Check the configuration:
# nmcli con show NAME UUID TYPE DEVICE mybond0 304e66f0-c31c-4b57-92e8-734e2b53bdac bond bond0 bond0-eth1 037019f3-7115-46a4-a6f9-8fba7bf2adcd 802-3-ethernet eth1 bond0-eth0 35081742-5962-4edf-8465-6843603d7777 802-3-ethernet eth0
Source: RHEL 7 Networking Guide.
The Geek Diary website provides an interesting tutorial about Changing the currently active slave interface online.
The RackSpace developer blog provides a tutorial explaining LACP bonding and Linux configuration on RHEL 7.
Just want to point your attention that if you configure the nics for Bonding you will have issue with iSCSI connectivity, you can override that by enabling the demo mode for the target.
I didn’t know. Where did you get this information?
iSCSI don’t work with multipath connection, you can find it in the VCP materials and CCNP DataCenter.
Very interesting. Thanks.
On RHEL 7 official documentation they say you have to load the bonding module first
modprobe –first-time bonding
In my CentOS 7.1 I had to activate it the first time.
This will not survive a reboot.
Just FYI, ipv4.gateway is an invalid property on RHEL 7.0 (but it’s available on RHEL 7.2).
On RHEL 7.0, you would set up a gateway this way:
# nmcli con mod mybond0 ipv4.addresses “192.168.1.10/24 192.168.1.1”
Yes, I was already aware of that (https://www.certdepot.net/rhel7-changes-between-versions/) but I didn’t mention it in this tutorial.
I’m going to fix that. Thanks.
Can you make a bond by taking one interface from vm1 and other interface from vm2? The title above seems like that.
I don’t think this is possible. Although there could be some confusion in the title, network bonding always means combining two network interfaces from the same machine to a single link.
Just wanted to now that on RH7.2, setting the interface devices to eth0 and eth1 fails as there are no such devices. The output of nmcli con show shows
$ nmcli con show
NAME UUID TYPE DEVICE
mybond0 48a3e640-5605-430b-872a-f05b6312da05 bond bond0
bond0-eth0 9a1ca8f7-7c3f-4715-8a0b-85287809570d 802-3-ethernet —
bond0-eth1 0628ec00-40af-4524-ad96-66a048bc2f6f 802-3-ethernet —
No devices are attached to the two bonds. The interfaces, at least for my VM, are eno16777984 instead of eth0 and ens192 instead of eth1. Once I used the correct device names, I was able to remotely log in to the VM.
$ nmcli con show
NAME UUID TYPE DEVICE
bond0-eth0 9a1ca8f7-7c3f-4715-8a0b-85287809570d 802-3-ethernet eno16777984
bond0-eth1 0628ec00-40af-4524-ad96-66a048bc2f6f 802-3-ethernet ens192
mybond0 48a3e640-5605-430b-872a-f05b6312da05 bond bond0
The network interface names depend on your hardware. As most of the instructions here are given for a virtualized environment, it is normal to use the eth0 and eth1 because it’s what you can find in this kind of environment.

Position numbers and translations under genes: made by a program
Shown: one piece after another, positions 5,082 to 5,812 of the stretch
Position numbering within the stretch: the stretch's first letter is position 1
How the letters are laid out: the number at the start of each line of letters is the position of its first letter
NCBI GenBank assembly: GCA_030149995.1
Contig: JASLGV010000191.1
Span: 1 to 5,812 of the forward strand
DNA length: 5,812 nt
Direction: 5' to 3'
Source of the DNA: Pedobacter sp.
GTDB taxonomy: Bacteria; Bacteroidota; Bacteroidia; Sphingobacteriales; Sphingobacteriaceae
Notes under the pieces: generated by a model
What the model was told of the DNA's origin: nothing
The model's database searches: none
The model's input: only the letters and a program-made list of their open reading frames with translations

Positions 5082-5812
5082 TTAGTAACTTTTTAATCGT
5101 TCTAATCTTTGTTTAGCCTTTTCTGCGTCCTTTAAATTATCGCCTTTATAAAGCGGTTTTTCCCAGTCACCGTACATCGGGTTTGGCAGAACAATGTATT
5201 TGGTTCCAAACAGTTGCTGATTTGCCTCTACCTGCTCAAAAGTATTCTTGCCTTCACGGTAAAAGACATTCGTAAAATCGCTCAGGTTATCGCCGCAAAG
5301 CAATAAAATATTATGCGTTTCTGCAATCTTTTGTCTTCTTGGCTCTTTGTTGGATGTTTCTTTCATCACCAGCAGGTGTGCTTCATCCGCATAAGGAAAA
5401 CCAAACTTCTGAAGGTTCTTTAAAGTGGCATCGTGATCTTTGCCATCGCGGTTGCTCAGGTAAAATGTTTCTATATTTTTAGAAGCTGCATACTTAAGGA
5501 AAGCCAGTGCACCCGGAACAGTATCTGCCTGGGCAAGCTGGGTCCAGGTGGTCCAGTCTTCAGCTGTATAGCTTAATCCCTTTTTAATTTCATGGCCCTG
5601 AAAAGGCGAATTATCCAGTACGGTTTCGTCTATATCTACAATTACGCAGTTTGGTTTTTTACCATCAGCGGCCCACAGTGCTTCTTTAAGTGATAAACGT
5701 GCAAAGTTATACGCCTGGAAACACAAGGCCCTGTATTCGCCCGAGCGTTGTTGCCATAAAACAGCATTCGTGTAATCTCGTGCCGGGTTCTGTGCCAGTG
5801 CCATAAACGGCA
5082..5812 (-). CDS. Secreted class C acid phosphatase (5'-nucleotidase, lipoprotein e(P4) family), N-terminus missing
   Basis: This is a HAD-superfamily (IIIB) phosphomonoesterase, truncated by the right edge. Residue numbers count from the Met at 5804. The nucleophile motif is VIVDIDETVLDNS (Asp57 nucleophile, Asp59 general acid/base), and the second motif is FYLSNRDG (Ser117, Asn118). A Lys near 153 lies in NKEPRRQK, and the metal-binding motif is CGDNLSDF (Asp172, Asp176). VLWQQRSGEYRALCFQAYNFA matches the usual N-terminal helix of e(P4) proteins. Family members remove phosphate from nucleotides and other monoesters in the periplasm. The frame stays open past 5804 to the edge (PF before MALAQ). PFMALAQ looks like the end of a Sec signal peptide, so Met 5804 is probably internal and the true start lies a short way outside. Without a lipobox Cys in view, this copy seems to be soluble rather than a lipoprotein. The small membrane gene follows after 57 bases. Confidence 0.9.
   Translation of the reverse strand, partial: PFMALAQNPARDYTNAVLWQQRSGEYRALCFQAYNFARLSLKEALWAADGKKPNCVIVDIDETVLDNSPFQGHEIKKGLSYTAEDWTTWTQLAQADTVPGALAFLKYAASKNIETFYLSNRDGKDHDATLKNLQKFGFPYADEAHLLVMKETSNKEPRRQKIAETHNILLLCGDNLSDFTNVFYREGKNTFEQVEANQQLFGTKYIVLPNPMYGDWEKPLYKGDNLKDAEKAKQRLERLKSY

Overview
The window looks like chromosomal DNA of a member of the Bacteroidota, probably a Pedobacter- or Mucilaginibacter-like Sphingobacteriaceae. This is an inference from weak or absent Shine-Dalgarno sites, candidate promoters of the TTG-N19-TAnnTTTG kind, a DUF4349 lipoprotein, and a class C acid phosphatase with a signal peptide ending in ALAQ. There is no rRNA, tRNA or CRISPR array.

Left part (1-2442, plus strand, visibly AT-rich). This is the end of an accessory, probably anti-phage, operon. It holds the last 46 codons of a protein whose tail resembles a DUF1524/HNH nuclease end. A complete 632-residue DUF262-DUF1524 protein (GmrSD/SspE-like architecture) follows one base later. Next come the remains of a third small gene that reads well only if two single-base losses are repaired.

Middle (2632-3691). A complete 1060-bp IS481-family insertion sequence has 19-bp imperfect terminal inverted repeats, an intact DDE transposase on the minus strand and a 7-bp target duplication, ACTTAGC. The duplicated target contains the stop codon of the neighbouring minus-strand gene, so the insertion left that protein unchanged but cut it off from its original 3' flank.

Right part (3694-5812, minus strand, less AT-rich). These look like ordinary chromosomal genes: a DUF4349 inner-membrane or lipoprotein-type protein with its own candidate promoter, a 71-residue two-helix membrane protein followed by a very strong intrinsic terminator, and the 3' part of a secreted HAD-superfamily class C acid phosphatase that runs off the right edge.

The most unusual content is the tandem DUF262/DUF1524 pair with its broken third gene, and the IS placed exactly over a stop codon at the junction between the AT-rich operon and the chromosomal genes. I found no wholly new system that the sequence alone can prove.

I agree with CertDepot, it would be impractical to use anything but a ‘traditionally’ named network device of eth0 (eth1 and so on) for reference purposes.
We are all aware that RHEL7 comes with the predictable network interface device names, however, there are endless combinations these can get generated depending on hardware one uses.
Sticking to traditional naming helps to avoid confusion, as otherwise people would start reporting devices that don’t exist on their systems because hardware don’t math.
This is me and my environment of VMWare virtual machines and Dell and HP physical machines, but for my environment at work, none of the Red Hat 7 systems have had eth0 or eth1 interfaces. That’s used with older Red Hat systems. My physical RHEL6 systems use em1_1 and p1p1 for onboard and pci cards. Virtual do use eth0 and eth1 though. With RH7, even my virtual machines are now using the ens192, ens224, and ens256 device names plus the eno one. That was annoying because an OS update to one of my VMs changed the eno interface to ens and I had to reconfigure. But anyway, I would suggest at least calling out that RH7, at least in my experience, aren’t using the ethn device names any more.
That’s exactly what I said Carl. RH7 uses the predictable network interface device names, and different hardware generates different names. For blogging purposes, it’s best to stick to traditional naming of eth0, eth1 etc.
Carl, I can see where you are coming from. I think the question you are asking is why. The answer is progress. Issues like this occur when upgrading any Operating System.
If you have a Server as a firewall, with two interfaces, on reboot, with the naming system, the interfaces could swap, and obvious security implications.
Eth0 set as an Internal Network
Eth1 set as an External Network
Relating each interface to a physical name (see Red Had Documentation Network Guide Ver 7 Chapter 8) removes this problem.